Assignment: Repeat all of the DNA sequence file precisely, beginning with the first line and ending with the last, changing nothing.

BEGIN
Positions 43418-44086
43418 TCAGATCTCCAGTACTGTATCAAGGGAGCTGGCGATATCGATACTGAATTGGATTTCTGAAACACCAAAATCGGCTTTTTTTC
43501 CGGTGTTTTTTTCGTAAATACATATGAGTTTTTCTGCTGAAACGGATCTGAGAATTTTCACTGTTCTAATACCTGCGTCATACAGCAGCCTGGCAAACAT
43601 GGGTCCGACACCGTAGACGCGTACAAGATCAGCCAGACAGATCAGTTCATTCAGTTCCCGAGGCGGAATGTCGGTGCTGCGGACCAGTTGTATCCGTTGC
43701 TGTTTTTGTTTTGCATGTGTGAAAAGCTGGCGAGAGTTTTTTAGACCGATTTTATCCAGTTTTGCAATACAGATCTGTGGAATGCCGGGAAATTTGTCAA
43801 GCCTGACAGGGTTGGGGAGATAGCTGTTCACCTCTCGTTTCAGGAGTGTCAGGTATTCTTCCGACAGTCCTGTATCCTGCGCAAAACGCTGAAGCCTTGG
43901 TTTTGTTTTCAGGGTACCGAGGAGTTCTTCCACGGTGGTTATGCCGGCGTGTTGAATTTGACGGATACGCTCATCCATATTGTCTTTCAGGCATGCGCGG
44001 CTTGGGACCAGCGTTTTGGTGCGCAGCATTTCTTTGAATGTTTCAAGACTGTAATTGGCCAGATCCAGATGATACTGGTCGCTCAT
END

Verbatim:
Positions 43418-44086
43418 TCAGATCTCCAGTACTGTATCAAGGGAGCTGGCGATATCGATACTGAATTGGATTTCTGAAACACCAAAATCGGCTTTTTTTC
43501 CGGTGTTTTTTTCGTAAATACATATGAGTTTTTCTGCTGAAACGGATCTGAGAATTTTCACTGTTCTAATACCTGCGTCATACAGCAGCCTGGCAAACAT
43601 GGGTCCGACACCGTAGACGCGTACAAGATCAGCCAGACAGATCAGTTCATTCAGTTCCCGAGGCGGAATGTCGGTGCTGCGGACCAGTTGTATCCGTTGC
43701 TGTTTTTGTTTTGCATGTGTGAAAAGCTGGCGAGAGTTTTTTAGACCGATTTTATCCAGTTTTGCAATACAGATCTGTGGAATGCCGGGAAATTTGTCAA
43801 GCCTGACAGGGTTGGGGAGATAGCTGTTCACCTCTCGTTTCAGGAGTGTCAGGTATTCTTCCGACAGTCCTGTATCCTGCGCAAAACGCTGAAGCCTTGG
43901 TTTTGTTTTCAGGGTACCGAGGAGTTCTTCCACGGTGGTTATGCCGGCGTGTTGAATTTGACGGATACGCTCATCCATATTGTCTTTCAGGCATGCGCGG
44001 CTTGGGACCAGCGTTTTGGTGCGCAGCATTTCTTTGAATGTTTCAAGACTGTAATTGGCCAGATCCAGATGATACTGGTCGCTCAT